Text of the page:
February 6, 2011 at 8:01 am |
  20. Johny

    I think this sad example illustrates once again, that we live in a society of people with widely differing view points. Chick-Fil-A is a better than average fast-food chain that has Christian beliefs that they have every right to openly advocate. The Human Rights campaign is an activist group with a specific agenda, that they have every right to pursue. I'm not sure anyone is wrong in this case, but I sure feel uncomfortable with the aggressive methods used against CFA. I'm a Christian. I do not endorse the gay 'lifestyle', having specific beliefs that Human Rights campaign would not like. I support their right to speak in support of their opinions, though. It seems they don't support mine. An attack such as this because of CFAs owners religious beliefs is heading towards hate-speech in my book.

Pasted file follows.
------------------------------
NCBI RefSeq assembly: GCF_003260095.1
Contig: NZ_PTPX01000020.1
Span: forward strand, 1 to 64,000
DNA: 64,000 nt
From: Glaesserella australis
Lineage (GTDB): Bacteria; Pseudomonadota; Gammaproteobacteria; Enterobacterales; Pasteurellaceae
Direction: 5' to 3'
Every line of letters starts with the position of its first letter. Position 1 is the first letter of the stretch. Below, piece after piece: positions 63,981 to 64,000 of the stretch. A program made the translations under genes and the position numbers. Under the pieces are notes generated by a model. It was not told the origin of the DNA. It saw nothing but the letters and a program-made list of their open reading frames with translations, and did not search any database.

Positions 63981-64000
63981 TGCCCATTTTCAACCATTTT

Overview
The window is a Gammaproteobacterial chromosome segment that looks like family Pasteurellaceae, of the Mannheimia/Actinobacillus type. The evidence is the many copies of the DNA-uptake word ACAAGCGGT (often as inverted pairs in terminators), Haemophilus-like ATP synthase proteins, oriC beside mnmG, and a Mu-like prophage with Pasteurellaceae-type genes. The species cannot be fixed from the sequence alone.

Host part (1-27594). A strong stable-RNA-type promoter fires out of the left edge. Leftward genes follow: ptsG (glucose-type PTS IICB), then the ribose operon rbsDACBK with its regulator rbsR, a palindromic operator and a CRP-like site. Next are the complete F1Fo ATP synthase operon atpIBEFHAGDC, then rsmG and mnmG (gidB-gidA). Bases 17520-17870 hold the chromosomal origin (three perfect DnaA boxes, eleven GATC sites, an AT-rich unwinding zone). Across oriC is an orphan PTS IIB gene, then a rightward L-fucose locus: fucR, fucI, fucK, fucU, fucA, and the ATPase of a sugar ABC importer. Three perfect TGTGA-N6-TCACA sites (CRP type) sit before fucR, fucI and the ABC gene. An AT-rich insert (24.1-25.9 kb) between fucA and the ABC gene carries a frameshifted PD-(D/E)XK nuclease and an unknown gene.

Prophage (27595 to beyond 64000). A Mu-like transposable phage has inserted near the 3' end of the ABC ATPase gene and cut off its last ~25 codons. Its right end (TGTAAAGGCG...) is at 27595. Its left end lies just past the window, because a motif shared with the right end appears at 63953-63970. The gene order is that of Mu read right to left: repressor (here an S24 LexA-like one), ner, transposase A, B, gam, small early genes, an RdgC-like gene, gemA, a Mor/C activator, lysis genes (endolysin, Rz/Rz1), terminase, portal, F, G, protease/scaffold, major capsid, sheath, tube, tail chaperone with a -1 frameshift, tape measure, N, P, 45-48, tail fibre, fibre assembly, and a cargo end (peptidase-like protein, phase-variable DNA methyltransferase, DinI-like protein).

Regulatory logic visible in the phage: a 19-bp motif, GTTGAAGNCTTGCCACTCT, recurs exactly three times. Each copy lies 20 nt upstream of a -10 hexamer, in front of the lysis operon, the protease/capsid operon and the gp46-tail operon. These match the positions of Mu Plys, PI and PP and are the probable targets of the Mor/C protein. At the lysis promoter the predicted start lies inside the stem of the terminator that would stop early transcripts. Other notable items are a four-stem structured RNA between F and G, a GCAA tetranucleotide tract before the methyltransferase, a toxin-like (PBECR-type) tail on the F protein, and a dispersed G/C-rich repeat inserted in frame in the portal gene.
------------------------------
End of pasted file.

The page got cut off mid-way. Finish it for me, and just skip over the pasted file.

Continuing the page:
February 6, 2011 at 8:00 am |
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About this blog

The CNN Belief Blog covers the faith angles of the day's biggest stories, from breaking news to politics to entertainment, fostering a global conversation about the role of religion and belief in readers' lives. It's edited by CNN's Daniel Burke with contributions from Eric Marrapodi and CNN's worldwide news gathering team.